Heather Gilbert sat on the witness stand in the Cumberland County Courthouse, describing a conversation she had with her younger sister nearly four years ago.

“She didn’t really say much,” Gilbert said. “It was kind of like, if we believed in divorce, we wouldn’t be married right now.”

Alicia Gaston Press Herald file photo

Within weeks, her sister would be dead.

Noah Gaston fatally shot Alicia Gaston in a stairwell in their home before sunrise on Jan. 14, 2016. He has said he believed his 34-year-old wife was an intruder, but prosecutors have argued that he intended to, or at least knew, he would kill her. A grand jury indicted Gaston on charges of murder and manslaughter, and he has been held without bail since his arrest.

Now 37, Gaston is on trial this week at the Cumberland County Courthouse. The opening statements and testimony Wednesday echoed the only day of Gaston’s first trial, in February, when the judge declared a mistrial.

Assistant Attorney General Meg Elam told the jury that forensic evidence like soot and blood splatter would show that the couple were only 18 inches apart at the time Noah Gaston fired the gun. She said Gaston changed his story about what he could see and where the figure on the stairs was when he pulled the trigger. And she recounted a conversation between Gaston and two church friends who picked him up from the police station and told them about them shooting.

“When he finished his story, Noah Gaston said to the two, ‘That’s what I have to say if I want to see my kids,’ ” Elam said.

Assistant Attorney General Meg Elam speaks to the jury during opening statements Wednesday. She called the death of Alicia Gaston “a killing without justification.” Gregory Rec/Staff Photographer

Elam said the evidence would show Gaston could see that his wife was on the stairs when he shot her.

“This was a killing without justification,” Elam said. “This was a crime.”

Defense attorney Rob Andrews said Gaston acted out of fear and a desire to protect his family. He said Gaston heard noises downstairs, checked on his children and then got his gun to confront an intruder.

Rob Andrews, attorney for Noah Gaston, speaks to the jury Wednesday during opening statements in Gaston’s trial. He told jurors “you shouldn’t trust what the state of Maine says.”  Gregory Rec/Staff Photographer

“He made his way, loading the gun as he went – bang – the gun went off,” Andrews said. “And with the discharge ringing in his ears, Noah realized that it was his wife falling back down those stairs. He dropped the gun and he went to her.”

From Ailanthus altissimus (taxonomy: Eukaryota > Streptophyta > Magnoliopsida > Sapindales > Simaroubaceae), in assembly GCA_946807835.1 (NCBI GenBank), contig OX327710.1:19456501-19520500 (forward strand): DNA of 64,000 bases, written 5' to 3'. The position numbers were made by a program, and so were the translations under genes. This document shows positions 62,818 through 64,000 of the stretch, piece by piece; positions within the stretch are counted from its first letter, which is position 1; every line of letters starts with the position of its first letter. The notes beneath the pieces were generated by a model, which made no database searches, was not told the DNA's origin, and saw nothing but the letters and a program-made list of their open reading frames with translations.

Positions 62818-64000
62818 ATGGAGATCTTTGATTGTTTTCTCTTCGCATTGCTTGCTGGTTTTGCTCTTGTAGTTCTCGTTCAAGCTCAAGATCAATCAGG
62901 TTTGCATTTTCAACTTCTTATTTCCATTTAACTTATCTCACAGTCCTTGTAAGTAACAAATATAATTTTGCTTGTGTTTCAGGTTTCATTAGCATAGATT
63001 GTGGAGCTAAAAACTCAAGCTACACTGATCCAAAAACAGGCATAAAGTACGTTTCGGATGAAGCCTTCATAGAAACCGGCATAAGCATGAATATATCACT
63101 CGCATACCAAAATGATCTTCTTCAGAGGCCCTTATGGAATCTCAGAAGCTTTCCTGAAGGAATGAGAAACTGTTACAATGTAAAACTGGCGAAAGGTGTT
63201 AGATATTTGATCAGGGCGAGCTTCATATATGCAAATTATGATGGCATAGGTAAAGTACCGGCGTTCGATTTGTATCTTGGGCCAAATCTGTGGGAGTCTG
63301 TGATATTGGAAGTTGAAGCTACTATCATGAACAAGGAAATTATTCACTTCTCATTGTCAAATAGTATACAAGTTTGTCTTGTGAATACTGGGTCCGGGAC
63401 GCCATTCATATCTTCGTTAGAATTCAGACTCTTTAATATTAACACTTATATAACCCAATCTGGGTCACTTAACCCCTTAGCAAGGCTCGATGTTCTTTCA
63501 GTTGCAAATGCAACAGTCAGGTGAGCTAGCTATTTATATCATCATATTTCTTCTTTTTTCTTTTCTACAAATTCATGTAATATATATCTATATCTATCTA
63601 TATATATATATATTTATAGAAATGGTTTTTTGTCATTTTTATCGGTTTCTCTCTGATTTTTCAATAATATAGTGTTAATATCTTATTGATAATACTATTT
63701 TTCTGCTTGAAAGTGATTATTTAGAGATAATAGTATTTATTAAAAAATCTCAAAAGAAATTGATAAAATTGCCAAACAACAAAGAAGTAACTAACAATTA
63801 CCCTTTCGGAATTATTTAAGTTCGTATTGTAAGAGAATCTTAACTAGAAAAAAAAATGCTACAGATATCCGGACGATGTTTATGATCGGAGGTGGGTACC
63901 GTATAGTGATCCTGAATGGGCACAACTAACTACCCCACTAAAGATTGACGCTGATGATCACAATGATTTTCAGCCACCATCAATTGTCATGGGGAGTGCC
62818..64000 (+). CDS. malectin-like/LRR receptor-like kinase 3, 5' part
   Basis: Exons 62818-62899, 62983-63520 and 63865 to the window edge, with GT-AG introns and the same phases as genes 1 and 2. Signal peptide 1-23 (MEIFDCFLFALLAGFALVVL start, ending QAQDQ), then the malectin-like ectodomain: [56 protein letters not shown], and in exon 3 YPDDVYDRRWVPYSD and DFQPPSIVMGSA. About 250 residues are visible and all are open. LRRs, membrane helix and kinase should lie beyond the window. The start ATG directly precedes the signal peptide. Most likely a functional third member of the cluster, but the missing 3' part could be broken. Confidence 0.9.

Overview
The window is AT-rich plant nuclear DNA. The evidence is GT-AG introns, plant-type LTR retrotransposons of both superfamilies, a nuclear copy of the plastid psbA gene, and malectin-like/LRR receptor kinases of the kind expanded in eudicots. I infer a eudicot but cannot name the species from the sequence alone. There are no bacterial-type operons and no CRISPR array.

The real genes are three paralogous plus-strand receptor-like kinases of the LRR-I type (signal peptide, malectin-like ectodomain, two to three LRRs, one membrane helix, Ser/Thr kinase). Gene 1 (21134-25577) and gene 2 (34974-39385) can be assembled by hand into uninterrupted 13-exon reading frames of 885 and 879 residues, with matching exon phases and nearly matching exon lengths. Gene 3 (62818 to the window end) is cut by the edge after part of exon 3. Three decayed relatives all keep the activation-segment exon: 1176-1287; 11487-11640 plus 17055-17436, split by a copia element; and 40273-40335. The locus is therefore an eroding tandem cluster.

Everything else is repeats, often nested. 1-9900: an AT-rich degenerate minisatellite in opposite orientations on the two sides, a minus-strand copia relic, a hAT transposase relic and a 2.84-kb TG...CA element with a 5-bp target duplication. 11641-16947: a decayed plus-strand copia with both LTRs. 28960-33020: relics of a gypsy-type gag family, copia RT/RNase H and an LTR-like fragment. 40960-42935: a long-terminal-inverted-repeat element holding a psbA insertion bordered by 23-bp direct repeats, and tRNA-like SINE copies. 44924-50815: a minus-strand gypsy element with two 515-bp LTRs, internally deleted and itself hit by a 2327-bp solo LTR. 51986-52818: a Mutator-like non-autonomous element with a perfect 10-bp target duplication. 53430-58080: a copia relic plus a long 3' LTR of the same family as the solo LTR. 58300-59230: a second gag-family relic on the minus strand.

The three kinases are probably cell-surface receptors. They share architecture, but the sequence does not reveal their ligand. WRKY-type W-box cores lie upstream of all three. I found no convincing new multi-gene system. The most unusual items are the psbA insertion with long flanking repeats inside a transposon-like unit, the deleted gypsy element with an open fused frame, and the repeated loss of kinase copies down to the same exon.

Andrews accused investigators of ignoring evidence to advance a theory of domestic violence.

“I’m going to argue that you shouldn’t trust what the state of Maine says,” Andrews said. “Because when this evidence is all in, I think you’ll understand how the evidence has been manipulated and how the people who have been asked to speak are either ignoring important facts or have chosen to intentionally disregard them.”

Gaston wore a blue suit and sat quietly next to his attorneys. At times, like when the prosecutors played a recording of his own 911 call, he pushed his glasses up and wiped tears from his eyes.

Noah Gaston wipes away tears after Assistant Attorney General Meg Elam’s opening statement Wednesday in Gaston’s second murder trial. Gaston is charged in the 2016 killing of his wife, Alicia Gaston, in their Windham home. His first trial ended in a mistrial. Gregory Rec/Staff Photographer

The new jury is eleven men and four women; their group includes three unidentified alternates. The same witnesses took the stand as during the opening day of the first trial.

Gilbert, the victim’s sister, spoke about financial stresses for the Gaston family but said she never knew about any physical violence in their home.

“Alicia was very loving toward him,” Gilbert said. “She expressed love by doing everything she could to make the marriage work, to make the house stay afloat.”

Most of the people who testified were police and paramedics who responded to the Brookhaven Drive house that day. The jurors also listened to another audio recording from the body microphone of a Windham police officer who was at the house and spoke to Gaston. Office Justin Hudnor asked Gaston what happened, and they went over the incident more than once.

At one point, Gaston said his wife had turned a corner at the bottom of the stairs when he got to the top of the stairwell. Then, he seemed to correct himself.

“I don’t think that’s accurate,” Gaston said on the recording. “I think when I got to the top of the stairs with the gun, I don’t think there was anyone on the stairs. I don’t think she had started. And by the time I kind of raised the gun, she was like halfway up the stairs or something, or a couple stairs up.”

Both sides honed in on this moment as they cross examined Hudnor.

“It is possible that he was inferring things?” Andrews asked.

“Yes,” Hudnor answered.

The prosecutor stood for her own turn.

“It is possible that he was also making stuff up?” Elam asked.

“Yes,” the officer said.

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